Okay, so here's a first stab at this. There's a big block of flats near me which have a load of essentially identical units, so I can see what the current sale and rental prices are.

At the moment, these are going at £270k to buy and £1k pcm rent (conveniently £12k p/a)

Current World

With 75% LTV, we're looking at a £200k mortgage.  A 2% IR on that, means annual mortgage payments of £4k.

Current Tax Bill (if on higher rate) is £12k - £4k = £8k at 40% = £3.2k

So I think(...) we're looking at £12k - £3.2k - £4k = £4.8k per annum to cover maintenance costs and "profit".  

New World

The tax bill becomes £12k at 40% = £4.8k.  This is £1.6k more than before, so my thinking is that a BTLer would have to keep paying the same maintenance costs and would want to keep the same "profit" the thing that has to drop is the mortgage payments.

So mortgage payments drop from £4k to £2.4k.

At 2% Interest Rates, this would imply a mortgage of £120k and total price of £160k.

 

I appreciate the back of the fag packet maths on this, but it would imply these changes would drop house prices by 40% doesn't it?

Obviously there are limitations to this analysis:

At lower prices, a landlord might accept a lower nominal "profit".  With my sums, as prices lower, yield goes up as I'm assuming a fixed amount for "profit".  This would dampen the HPC effect

At lower prices, a landlord might decrease the LTV, reducing the level of interest paid on the mortgage.  Again, this would dampen the HPC effect.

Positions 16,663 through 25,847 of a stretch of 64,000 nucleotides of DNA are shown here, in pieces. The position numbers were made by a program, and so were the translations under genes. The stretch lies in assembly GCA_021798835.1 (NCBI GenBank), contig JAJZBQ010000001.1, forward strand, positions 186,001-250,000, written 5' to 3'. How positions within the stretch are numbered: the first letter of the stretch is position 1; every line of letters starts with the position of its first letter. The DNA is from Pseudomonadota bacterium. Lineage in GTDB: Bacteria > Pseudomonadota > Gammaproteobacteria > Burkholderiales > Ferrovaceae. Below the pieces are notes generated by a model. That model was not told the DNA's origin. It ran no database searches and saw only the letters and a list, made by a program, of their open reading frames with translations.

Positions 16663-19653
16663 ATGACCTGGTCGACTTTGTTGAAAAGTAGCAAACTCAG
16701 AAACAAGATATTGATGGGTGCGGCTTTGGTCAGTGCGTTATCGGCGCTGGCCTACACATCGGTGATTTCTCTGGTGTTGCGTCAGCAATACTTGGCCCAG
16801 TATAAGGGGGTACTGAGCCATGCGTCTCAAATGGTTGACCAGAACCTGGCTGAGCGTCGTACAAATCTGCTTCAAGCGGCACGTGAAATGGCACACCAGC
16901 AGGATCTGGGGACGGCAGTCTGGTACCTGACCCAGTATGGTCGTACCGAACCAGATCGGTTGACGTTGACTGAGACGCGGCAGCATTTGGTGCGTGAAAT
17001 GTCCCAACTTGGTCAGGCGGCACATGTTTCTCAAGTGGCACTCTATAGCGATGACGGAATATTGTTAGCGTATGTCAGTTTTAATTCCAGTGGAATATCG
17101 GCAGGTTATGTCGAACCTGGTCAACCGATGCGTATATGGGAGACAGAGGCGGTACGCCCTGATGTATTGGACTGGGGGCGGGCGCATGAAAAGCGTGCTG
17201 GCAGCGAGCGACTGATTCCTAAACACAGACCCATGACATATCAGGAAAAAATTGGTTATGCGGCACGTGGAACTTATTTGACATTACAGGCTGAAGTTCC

At lower prices, owner occupation becomes more viable for people, reducing rental demand.  This effect would lower rental income on the property, meaning the landlord would have to reduce their mortgage payments even more to maintain the profit.  This would increase the HPC :D

 

(Increasing to Interest Rates to 4%, gives a £60k mortgage and £80k price?)

 

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22 minutes ago, mattyboy1973 said:

That's £1500 a month, so the gross yield is actually more like 3.6%. Still pretty crap, but you can kind of understand some peoples' attraction with current savings rates, and peoples' propensity to ignore the (significant) costs and risks that go along with it. Add in a bit of belief in HPI forever and it is not surprising that people do it.

The old average for the pros was something like 10-15%, which tallies with the month x 100 figure. This should give you a working investment that doesn't rely on capital gains (i.e. is an investment, not a speculative gamble). As someone else already mentioned, if expectations swing from gains to losses, then all bets are off - but this might take a bit of time. It didn't seem to happen much at all 2009-11 despite a couple of years of obviously falling prices.

 

What year(s)?  Makes me shake my head when I read posts seemingly putting older LLs on pillars of respect.  

What's so professional about them, apart from being alive and in position to buy at better value, before generations of today, and taking another house off the market?